garm is also right to point to the statement on the Estate's website, which is unequivocal that it 'never has, and never will authorize the commercialisation or distribution' of fan fiction. From this it follows that The Tale of Gondolin and The Ruins of Osgiliath may exist as a private accomplishment but should never have been produced as distributed publications, whether for profit or not, profit being only one factor in 'fair use' or 'fair dealing'.

garm did not quote the final paragraph of the Estate FAQ statement, but this is also important: 'The Estate exists to defend the integrity of J.R.R. Tolkien’s writings. Christopher Tolkien's work as his father’s literary executor has always been to publish as faithfully and honestly as possible his father's completed and uncompleted works, without adaptation or embellishment.' That is, the Estate also exists to protect Tolkien's moral rights as the creator of his works, against alteration or expansion.

We would point out as well, for as much as it may be worth, that the statement on the Tolkien Estate website about the authorization of fan fiction was added to the FAQ not long after a lengthy discussion about the quality and legality of The Tale of Gondolin appeared on the now-defunct HarperCollins Tolkien fan forum site.

In Aiglos, Alex Lewis was asked his opinion about 'the restrictions concerning the names invented by Tolkien or fragments of his texts, imposed by the Tolkien Estate', and he replied that it was 'hard to say for certain' how 'legally valid' the Estate's claims may be. 'There is such a thing as "fair use" - which says you can use ten percent of a text without breaking copyright if it is for a legitimate purpose, such as research etc. The problem we have is the Estate is very rich and can employ more lawyers than most of us. . . . Is a person's own creativity fair use? For me the answer is emphatically yes! . . . All that can be said is copyright runs out. They can't prevent artists and creativity forever.' In fact, the 'ten percent' rule for fair use is merely a rule of thumb which some may arbitrarily apply and which a copyright holder need not approve. Nor can an artist plead 'creativity' and freely use someone else's intellectual property, however much he may wish it were so.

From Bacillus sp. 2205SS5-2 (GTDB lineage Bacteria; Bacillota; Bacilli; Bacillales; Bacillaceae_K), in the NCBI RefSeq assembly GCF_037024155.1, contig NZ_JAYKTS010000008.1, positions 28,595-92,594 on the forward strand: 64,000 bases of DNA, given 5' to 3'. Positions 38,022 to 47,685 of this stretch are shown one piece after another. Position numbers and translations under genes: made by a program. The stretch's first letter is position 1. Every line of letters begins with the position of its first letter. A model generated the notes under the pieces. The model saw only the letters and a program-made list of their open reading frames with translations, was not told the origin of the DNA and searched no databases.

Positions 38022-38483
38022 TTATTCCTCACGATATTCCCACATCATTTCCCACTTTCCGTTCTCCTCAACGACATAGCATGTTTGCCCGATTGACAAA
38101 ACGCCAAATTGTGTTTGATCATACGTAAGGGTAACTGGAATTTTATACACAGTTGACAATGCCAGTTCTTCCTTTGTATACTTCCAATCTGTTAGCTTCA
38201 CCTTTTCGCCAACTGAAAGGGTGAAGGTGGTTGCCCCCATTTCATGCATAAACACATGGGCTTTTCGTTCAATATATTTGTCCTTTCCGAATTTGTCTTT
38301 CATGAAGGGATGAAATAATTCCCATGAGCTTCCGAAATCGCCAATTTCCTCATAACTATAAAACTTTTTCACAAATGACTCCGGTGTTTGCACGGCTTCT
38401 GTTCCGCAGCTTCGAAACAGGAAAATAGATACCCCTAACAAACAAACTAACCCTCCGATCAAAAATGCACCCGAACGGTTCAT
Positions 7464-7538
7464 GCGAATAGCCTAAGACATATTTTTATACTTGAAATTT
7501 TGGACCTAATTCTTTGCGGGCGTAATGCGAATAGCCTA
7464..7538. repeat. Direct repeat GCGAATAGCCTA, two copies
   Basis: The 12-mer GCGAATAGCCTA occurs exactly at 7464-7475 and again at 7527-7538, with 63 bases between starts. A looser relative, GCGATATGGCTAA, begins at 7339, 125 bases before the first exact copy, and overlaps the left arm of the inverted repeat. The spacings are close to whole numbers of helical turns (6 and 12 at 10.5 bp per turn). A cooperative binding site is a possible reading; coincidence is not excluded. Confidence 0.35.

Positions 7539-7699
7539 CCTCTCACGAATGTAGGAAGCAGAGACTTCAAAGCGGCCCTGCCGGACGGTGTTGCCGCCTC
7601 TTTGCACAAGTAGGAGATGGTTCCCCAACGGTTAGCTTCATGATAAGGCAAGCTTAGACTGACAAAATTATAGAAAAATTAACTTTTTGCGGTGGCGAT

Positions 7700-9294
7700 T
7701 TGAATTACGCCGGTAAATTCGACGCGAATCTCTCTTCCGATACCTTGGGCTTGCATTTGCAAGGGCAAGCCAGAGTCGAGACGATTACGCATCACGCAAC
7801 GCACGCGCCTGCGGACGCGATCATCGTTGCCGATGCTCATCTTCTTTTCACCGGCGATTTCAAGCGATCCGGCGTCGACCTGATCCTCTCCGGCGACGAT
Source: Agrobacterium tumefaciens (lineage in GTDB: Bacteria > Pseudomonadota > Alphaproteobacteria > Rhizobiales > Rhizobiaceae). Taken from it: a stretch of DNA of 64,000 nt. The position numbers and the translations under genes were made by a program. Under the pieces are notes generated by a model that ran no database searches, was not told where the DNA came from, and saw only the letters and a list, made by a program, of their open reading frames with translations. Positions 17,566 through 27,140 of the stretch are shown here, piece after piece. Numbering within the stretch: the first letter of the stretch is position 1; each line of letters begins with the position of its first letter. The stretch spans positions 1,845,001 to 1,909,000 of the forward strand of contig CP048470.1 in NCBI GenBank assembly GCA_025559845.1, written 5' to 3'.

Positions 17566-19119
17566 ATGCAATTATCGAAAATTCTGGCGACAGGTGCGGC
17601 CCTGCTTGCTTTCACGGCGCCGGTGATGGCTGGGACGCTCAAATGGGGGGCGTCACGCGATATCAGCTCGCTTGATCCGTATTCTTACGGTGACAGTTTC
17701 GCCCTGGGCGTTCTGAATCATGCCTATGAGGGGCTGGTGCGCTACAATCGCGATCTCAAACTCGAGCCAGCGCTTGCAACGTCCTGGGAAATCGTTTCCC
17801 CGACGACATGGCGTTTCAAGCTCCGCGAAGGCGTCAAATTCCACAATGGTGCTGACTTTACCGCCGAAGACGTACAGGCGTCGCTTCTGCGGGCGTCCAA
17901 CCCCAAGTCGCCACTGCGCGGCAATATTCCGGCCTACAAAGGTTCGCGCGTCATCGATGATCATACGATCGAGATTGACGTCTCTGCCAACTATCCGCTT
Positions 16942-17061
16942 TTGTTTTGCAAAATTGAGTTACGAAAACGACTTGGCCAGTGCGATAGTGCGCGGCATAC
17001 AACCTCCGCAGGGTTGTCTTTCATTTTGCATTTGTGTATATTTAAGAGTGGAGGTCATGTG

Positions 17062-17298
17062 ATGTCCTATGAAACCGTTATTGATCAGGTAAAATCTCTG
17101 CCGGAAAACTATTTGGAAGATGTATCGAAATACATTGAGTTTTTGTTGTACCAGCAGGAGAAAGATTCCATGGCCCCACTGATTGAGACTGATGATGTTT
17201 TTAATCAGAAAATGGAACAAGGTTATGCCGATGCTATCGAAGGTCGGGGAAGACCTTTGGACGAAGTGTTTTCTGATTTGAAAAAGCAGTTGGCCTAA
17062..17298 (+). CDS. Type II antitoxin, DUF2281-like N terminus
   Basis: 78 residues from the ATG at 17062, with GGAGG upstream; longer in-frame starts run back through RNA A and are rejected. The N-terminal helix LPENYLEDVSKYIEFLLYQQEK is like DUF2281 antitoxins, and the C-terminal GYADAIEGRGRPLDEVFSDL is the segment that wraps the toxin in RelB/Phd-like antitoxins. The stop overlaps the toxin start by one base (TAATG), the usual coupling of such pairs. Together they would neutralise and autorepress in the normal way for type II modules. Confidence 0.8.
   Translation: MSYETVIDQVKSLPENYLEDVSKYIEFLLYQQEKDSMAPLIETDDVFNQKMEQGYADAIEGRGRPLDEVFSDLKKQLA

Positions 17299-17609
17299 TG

In regard to the quotation or reproduction of Tolkien's letters online, which Khamûl brings up, it's an acknowledged grey area of law when it comes to letters being sold, online or in catalogues. Quotation or reproduction for other purposes, of letters or complete poems or what have you, is another matter entirely.

Wayne & Christina

Posted on: 2013/1/6 10:20


Re: The Wonders of eBay
Shirrif
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So, to be simplistic about it, would it be fair to say: Lewis crossed a line --& if The Tolkien Estate had wanted to, they could have, & would have probably succeeded in, getting the book(s) withdrawn from distribution?

BH

Posted on: 2013/1/6 10:28
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You drive a hard bargain – you can have it for £10 all-in – one consolation (for you) is that you do not have to hear the cries of my children, for bread...


Re: The Wonders of eBay
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Which they did not up to the 1994 and earlier editions (but were well aware of them), but did so immediately when someone bound the sheets that had not been sold under the 'verbal' arrangements made with Priscilla Tolkien. And this was halted rather quickly. Some may recall this action.

I believe Findegil sums up the history quit well (Thanks so much!). I was however not aware of the Aiglos interview (which I find interesting, but somehow find the answer by Alex Lewis kind of harsh towards copyright). Maybe it is a good thing the Tolkien Estate did an update of their legal texts!

Posted on: 2013/1/6 10:35